Hamilton matches Schumacher with Nuerburgring win

Lewis Hamilton is the equal most successful F1 driver in history after matching Michael Schumacher’s record 91 victories at the Eifel Grand Prix.

Hamilton started second alongside teammate Valtteri Bottas but slipped past the Finn on lap 13 to take control of the race.

Bottas later retired from the grand prix with an engine issue, clearing the way for the Briton to cruise to the chequered flag.

This article originally appeared in The Phuket News.

Hamilton was presented with one of Schumacher’s helmets by the German icon’s son, Mick, to mark the milestone.

“It’s an incredible honour,” he said. “I don’t even know what to say.

“Seeing his dominance for so long, I don’t think anyone, and especially me, imagined that I’d be anywhere near Michael in terms of records.

“I couldn’t have done it without this incredible team. Everyone is continuing to push behind me and giving it their everything.”

Max Verstappen, starting from third, attempted to challenge Hamilton for victory but lacked the Mercedes car’s pace.

However, the Dutchman provided proof of his team’s progress this year, snatching the point for fastest lap late in the race.

“I was quite happy with that,” he said. “I think overall it was a good race.

“We just tried to do our own race. They were just a bit too fast.”

Daniel Ricciardo scored Renault’s first podium finish since 2011 with a hugely popular third place.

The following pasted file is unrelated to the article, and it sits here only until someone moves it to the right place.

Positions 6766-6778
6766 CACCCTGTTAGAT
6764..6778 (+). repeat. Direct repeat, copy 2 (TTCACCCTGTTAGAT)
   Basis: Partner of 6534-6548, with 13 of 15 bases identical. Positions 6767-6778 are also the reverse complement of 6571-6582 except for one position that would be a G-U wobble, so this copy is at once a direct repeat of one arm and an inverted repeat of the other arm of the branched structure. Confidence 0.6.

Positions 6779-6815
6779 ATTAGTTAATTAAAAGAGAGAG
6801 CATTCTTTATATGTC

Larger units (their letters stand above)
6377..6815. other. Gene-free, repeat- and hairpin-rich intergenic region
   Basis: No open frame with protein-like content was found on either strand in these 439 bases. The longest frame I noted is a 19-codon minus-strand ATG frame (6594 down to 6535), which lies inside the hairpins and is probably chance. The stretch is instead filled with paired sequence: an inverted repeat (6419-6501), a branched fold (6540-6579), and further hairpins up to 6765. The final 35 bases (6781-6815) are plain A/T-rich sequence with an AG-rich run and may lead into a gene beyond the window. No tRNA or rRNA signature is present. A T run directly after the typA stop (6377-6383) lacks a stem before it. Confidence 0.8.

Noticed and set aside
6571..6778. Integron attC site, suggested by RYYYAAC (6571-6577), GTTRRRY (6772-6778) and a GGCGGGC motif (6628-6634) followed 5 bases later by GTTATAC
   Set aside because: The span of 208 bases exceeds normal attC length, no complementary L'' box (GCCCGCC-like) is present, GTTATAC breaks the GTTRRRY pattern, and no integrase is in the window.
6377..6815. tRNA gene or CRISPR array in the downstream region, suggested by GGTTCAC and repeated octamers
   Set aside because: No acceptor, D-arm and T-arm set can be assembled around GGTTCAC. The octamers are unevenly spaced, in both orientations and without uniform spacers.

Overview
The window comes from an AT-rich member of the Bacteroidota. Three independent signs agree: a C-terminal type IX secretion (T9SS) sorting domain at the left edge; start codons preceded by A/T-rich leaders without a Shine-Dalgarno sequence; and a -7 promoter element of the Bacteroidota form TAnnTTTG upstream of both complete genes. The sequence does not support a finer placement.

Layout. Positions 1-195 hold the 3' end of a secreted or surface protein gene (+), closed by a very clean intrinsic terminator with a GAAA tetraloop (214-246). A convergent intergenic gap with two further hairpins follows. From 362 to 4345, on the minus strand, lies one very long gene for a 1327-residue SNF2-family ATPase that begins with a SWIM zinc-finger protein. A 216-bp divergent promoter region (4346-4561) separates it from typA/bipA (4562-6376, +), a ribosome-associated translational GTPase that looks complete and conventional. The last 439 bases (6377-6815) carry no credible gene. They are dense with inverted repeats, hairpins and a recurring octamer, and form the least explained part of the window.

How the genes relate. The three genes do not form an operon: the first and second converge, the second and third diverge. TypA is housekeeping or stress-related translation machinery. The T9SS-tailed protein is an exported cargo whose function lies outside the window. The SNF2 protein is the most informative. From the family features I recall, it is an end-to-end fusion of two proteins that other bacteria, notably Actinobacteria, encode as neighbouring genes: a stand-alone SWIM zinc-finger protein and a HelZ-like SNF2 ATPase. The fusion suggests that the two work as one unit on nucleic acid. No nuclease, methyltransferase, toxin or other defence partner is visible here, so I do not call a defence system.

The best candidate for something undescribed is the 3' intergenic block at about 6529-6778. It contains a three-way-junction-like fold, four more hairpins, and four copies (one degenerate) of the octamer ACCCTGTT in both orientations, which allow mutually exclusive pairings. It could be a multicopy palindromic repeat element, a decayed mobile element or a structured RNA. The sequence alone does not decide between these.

The Australian delivered another strong drive to lead the midfield by 16 seconds at half distance, but a safety car on lap 45 — deployed to collect Lando Norris’s stopped McLaren — wiped out his advantage and put him on a defensive footing against Racing Point’s Sergio Perez.

Ricciardo and Perez went side by side through the first four corners at the restart, but the Renault driver got the better exit from turn four to keep himself ahead and take his first podium since winning in Monte Carlo in 2018.

“It feels like the first podium all over again,” he said. “The feeling is really nice, it’s fresh.

“I’m just so happy, and obviously to see everyone as well — we’ve all waited a long time for this. I think everyone’s going to soak it up.”

Carlos Sainz recovered from 10th on the grid to finish fifth, defending against AlphaTauri’s Pierre Gasly after the safety car to beat the Frenchman by just 0.8 seconds.

Charles Leclerc could have beaten Gasly had his team not neglected to stop him for new tyres during the safety car; instead he slipped to seventh on worn rubber at the restart.

Nico Hulkenberg, substituting for the unwell Lance Stroll at Racing Point, was superb to finish eighth barely 24 hours after first arriving at the circuit. The German qualified 20th but rose into the top 10 in time to capitalise on the safety car.

Romain Grosjean finished ninth for Haas in the American team’s second points finish of the year, beating Alfa Romeo’s Antonio Giovinazzi in his first top-10 finish since round one.

Sebastian Vettel failed to score for the sixth race this season, finishing 11th, ahead of Kimi Raikkonen, who started a record 323rd grand prix.

Kevin Magnussen and Nicholas Latifi finished 13th and 14th ahead of Daniil Kvyat in 15th.

Kvyat’s race was ruined by a crash with Thai driver Alex Albon, who had another forgettable race with Red Bull Racing.

Dropping a place off the start, he was forced into an early pit stop after flat-spotting his tyres trying to recover. Later he misjudged an overtake on Kvyat, breaking the Russian’s front wing, before the team retired him from the race with a suspected engine problem.